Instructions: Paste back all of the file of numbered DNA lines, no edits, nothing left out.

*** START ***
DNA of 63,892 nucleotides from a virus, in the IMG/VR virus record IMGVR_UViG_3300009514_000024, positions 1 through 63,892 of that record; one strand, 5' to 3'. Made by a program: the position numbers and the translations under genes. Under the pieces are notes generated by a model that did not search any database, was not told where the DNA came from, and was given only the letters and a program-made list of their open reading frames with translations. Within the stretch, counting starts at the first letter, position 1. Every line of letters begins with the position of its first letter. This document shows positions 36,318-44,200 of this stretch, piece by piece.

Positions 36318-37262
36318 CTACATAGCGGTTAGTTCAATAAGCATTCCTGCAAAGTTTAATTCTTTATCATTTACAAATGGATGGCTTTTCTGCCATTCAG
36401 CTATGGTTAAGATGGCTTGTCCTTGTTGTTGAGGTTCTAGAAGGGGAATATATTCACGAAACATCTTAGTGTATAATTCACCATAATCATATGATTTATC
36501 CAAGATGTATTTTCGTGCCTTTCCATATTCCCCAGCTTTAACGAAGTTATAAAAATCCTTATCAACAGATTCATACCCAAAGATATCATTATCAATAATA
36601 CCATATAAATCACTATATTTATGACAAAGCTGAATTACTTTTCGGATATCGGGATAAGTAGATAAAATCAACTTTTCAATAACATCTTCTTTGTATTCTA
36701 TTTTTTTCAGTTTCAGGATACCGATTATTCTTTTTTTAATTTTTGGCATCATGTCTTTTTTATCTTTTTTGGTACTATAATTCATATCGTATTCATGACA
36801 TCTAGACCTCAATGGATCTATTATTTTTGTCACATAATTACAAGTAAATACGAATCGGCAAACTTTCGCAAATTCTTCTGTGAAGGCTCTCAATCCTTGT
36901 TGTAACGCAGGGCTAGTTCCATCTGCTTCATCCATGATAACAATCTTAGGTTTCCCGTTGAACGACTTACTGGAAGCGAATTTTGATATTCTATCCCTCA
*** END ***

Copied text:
DNA of 63,892 nucleotides from a virus, in the IMG/VR virus record IMGVR_UViG_3300009514_000024, positions 1 through 63,892 of that record; one strand, 5' to 3'. Made by a program: the position numbers and the translations under genes. Under the pieces are notes generated by a model that did not search any database, was not told where the DNA came from, and was given only the letters and a program-made list of their open reading frames with translations. Within the stretch, counting starts at the first letter, position 1. Every line of letters begins with the position of its first letter. This document shows positions 36,318-44,200 of this stretch, piece by piece.

Positions 36318-37262
36318 CTACATAGCGGTTAGTTCAATAAGCATTCCTGCAAAGTTTAATTCTTTATCATTTACAAATGGATGGCTTTTCTGCCATTCAG
36401 CTATGGTTAAGATGGCTTGTCCTTGTTGTTGAGGTTCTAGAAGGGGAATATATTCACGAAACATCTTAGTGTATAATTCACCATAATCATATGATTTATC
36501 CAAGATGTATTTTCGTGCCTTTCCATATTCCCCAGCTTTAACGAAGTTATAAAAATCCTTATCAACAGATTCATACCCAAAGATATCATTATCAATAATA
36601 CCATATAAATCACTATATTTATGACAAAGCTGAATTACTTTTCGGATATCGGGATAAGTAGATAAAATCAACTTTTCAATAACATCTTCTTTGTATTCTA
36701 TTTTTTTCAGTTTCAGGATACCGATTATTCTTTTTTTAATTTTTGGCATCATGTCTTTTTTATCTTTTTTGGTACTATAATTCATATCGTATTCATGACA
36801 TCTAGACCTCAATGGATCTATTATTTTTGTCACATAATTACAAGTAAATACGAATCGGCAAACTTTCGCAAATTCTTCTGTGAAGGCTCTCAATCCTTGT
36901 TGTAACGCAGGGCTAGTTCCATCTGCTTCATCCATGATAACAATCTTAGGTTTCCCGTTGAACGACTTACTGGAAGCGAATTTTGATATTCTATCCCTCA